Johanna Schweizer (Breda, Netherlands) is often - lazily - described as the Dutch Louise Bourgeois. This may refer to the surrealist aspects of her work; her perseverance and consistent vision; or the long time it took for the world to catch up with her work.
After impressive presentations at Brutto Gusto fine_arts (Berlin), and her recent participation in the "Just Different" Queer-art exhibition in the Amsterdam Cobra Museum, the interest in Schweizer's oeuvre is now steadily growing.
The artist's extensive collection of crocheted fiber sculptures are made in the last six years. Both profound and witty, it has a wholly un-academic rootedness in contemporary life, alluding to a wide array of themes, from cross-genderness and cross-speciesness; to religious suffering and sexual ritual. Folkloric, mythological and Pagan elements are incorporated, the sensually playful and the deadly serious going hand in hand.
The artist has a fascination for deformity and otherness, but leaves out the voyeurism. The colorful sculptures offer a perceptive, amused female view of male sexuality and chauvinism that is arguably unique in contemporary art.
There may be a stronger religious aspect to Schweizer's work than may be assumed at first glance. The religious concept of the human body as a temporary vessel, occupied with suffering and lust comes to mind. But whereas much art is of the reductionist, Calvinist persuasion, Johanna Schweizer's work has an abundant, Catholic air.
Sch�dlich's motives are inspired by a wide variety of sources. Items from different worlds come together and tell a story which is not clear and defined. Figures of old masters appear as bit parts or leading actors for weird events, creating a puzzling atmosphere. Their evocative titles hint at morality and ideas of propriety imposed on woman.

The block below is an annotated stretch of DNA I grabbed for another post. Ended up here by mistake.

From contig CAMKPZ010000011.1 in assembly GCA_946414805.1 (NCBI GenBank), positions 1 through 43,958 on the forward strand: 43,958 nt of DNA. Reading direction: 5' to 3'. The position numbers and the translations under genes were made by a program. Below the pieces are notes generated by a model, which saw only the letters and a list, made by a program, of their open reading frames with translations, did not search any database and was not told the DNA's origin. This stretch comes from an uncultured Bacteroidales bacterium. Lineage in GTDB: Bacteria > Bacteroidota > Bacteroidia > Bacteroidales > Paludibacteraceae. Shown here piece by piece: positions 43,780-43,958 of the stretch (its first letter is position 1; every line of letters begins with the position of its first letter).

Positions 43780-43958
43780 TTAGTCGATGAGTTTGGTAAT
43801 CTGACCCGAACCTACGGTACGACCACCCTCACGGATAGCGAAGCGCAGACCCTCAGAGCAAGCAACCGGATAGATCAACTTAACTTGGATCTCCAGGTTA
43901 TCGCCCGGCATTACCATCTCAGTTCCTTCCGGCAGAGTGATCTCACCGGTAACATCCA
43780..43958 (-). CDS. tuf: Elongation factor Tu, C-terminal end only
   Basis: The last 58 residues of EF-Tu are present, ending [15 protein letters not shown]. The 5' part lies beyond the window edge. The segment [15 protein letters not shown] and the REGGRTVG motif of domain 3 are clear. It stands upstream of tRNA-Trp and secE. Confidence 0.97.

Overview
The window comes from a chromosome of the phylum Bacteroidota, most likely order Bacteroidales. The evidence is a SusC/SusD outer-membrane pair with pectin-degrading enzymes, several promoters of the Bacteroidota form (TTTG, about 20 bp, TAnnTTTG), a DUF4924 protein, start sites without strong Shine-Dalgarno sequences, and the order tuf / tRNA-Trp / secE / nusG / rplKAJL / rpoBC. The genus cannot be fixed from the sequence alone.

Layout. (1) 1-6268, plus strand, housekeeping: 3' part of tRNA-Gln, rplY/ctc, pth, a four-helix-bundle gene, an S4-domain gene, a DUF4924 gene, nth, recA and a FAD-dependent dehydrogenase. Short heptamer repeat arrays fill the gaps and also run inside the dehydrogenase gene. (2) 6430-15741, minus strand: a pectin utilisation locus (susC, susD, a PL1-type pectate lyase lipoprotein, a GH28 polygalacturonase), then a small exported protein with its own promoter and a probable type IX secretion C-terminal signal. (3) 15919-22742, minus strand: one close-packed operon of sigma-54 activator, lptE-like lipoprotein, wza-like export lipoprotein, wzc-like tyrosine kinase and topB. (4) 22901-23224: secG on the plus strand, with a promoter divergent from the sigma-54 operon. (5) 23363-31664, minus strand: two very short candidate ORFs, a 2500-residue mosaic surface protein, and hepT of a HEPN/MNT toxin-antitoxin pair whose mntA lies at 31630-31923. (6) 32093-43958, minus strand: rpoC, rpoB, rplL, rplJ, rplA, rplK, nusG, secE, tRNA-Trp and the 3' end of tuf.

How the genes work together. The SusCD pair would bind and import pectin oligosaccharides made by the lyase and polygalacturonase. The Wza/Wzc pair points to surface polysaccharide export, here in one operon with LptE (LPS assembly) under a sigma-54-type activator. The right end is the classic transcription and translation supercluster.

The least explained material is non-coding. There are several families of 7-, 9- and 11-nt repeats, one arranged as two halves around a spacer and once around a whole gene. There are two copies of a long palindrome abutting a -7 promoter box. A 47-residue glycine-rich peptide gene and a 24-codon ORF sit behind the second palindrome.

Only dress, class, occupation and poses are left visible of the woman in these paintings, their individuality seems erased.
Quite prolific, Cross stitch ninja is known for investing these traditional crafty media with new uncommon subjects and references, such as riots, female aggression, computer games, - and even poo.
As in traditional Folk-art, local occurrences, like the attack on a squat by police, find their way into Cross stitch ninja's work. A homey reference to Warhol's riot paintings can be found in "the Youth House".
Radical Crafting is a post-modern and ironically feminist movement that may share more of its attitudes with the Open Source community than with the traditional art scene, whose values are being subverted, after all, by such willfully noncommercial activities like sharing, swapping or gifting both the art �nd the designs for it.
Akin to emerging artists like Mumbreeze or Jeremiah Palecek, the Internet plays a big role for Craftivists, in distributing, marketing, sharing and communicating ideas and products, it is no longer an isolated occupation.
While earlier feminist artists raged against domesticity, artists like Astrid K�ver and Cross stitch ninja take a more relaxed position, clearly demonstrating their love of the material and the manual occupation. In a kind of reverse rebellion, contemporary crafters are embracing and celebrating the domestic arts as relevant, viable and creative work, and shaping micro economies and political networks around it (2).
(1) Transformations of a traditional folk art: The revival of Jewish papercutting - Jayne Kravetz Guberman, University of Pennsylvania
(2) Institute for the Study of Women and Gender in the Arts and media